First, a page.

As a result, the War on Drugs remains a War on Due Process.
Aggressive officers excel at finding cash, but fail at constitutional law.
They conduct warrantless surveillance, make pretextual traffic stops, bend the definition of “probable cause” to fit any situation, and forfeit assets without arresting or charging anyone with wrongdoing—often without finding narcotics. Then, prosecutors force property owners to prove their innocence, flipping upside down the standard that we are supposed to be presumed innocent until proven guilty.
Legalizing marijuana has not fixed these problems. Drug enforcement has been big business for too long, and agencies have grown dependent on the revenue. They are not about to let it go. They are simply changing tactics instead.
Humboldt County serves as a model for the latest iteration of the War on Due Process. The California State Association of Counties even gave an award for the county’s quick pivot after voters legalized recreational marijuana in 2016. By the time legalization took effect in 2018, code enforcers were ready.
Their business model is simple: They charge a premium for cannabis land use and turbocharge penalties for anything that might constitute evasion. Simply owning a greenhouse or graded patch of land without a permit is enough to trigger unfounded and uninvestigated declarations of guilt.
When code officials do show up, they come with officers in tactical gear and long rifles. Inspectors also patrol permitted farms in military helicopters. Massive penalties for minor violations force many landowners to settle baseless charges.
County resident Rhonda Olson got hit with more than $7 million in fines, and Corrine and Doug Thomas faced more than $1 million in fines—despite never cultivating cannabis—simply because prior owners had grown the crop without a permit. The county also ordered them to destroy any structures or grading that the prior owners might have used for cannabis.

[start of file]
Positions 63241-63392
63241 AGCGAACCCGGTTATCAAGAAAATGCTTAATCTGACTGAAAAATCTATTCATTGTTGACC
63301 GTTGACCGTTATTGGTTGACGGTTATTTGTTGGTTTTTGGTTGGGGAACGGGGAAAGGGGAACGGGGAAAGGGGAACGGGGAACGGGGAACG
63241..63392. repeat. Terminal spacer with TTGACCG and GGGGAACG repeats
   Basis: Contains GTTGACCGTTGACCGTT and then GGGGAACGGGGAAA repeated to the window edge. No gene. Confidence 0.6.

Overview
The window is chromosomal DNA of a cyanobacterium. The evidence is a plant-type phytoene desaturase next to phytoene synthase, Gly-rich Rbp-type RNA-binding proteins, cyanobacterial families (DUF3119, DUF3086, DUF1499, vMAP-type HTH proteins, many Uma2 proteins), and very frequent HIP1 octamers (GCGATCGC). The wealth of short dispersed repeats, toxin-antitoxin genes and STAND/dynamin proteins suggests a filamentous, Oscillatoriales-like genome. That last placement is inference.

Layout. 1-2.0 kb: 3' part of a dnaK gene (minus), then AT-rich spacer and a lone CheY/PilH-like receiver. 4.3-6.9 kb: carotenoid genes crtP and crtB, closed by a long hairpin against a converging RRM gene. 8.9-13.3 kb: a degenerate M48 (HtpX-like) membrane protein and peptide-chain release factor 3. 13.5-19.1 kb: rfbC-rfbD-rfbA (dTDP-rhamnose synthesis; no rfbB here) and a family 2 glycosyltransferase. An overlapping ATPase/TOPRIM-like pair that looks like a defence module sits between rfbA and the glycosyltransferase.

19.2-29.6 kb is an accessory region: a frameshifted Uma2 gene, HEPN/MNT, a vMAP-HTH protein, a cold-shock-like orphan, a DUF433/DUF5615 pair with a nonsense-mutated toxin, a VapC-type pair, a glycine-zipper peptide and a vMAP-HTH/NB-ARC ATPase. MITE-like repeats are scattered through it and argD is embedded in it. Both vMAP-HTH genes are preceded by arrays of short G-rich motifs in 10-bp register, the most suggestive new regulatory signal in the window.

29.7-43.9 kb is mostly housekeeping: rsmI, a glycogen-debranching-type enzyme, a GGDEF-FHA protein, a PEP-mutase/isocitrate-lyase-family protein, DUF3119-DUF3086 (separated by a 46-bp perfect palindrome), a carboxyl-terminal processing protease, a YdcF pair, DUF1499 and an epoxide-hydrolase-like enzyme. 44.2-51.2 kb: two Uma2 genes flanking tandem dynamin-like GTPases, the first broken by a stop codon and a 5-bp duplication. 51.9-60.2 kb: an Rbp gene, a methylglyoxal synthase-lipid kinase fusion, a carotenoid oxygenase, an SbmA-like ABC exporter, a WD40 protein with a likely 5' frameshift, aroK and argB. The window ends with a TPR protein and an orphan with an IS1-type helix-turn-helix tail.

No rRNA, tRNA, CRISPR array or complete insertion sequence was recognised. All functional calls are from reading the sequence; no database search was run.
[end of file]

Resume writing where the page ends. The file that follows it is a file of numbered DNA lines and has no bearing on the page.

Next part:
Other government money-making schemes abound nationwide.
Law enforcement agencies in Kansas and Southern California laid in wait for armored vehicles carrying cash from state-legal cannabis businesses. Overall, the agencies seized and attempted to forfeit more than $1 million in 2021 and early 2022.
Even when agencies use civil and administrative rules to police legalized marijuana, they still treat growers like dangerous criminals. Dozens of officers in tactical gear raided the business of a longtime medical caregiver in Michigan and burned his plants in October 2022 because he cultivated medicinal hemp and CBD without a license. The government even initiated forfeiture proceedings to take the man’s tractor.
Graham got the reverse treatment in California: a demand letter with no police presence. Either way, the War on Due Process continues. Police and prosecutors are too invested to make meaningful reform, so lawmakers and judges must step up.
A good starting point would be to stop persecuting restaurant owners for growing vegetables.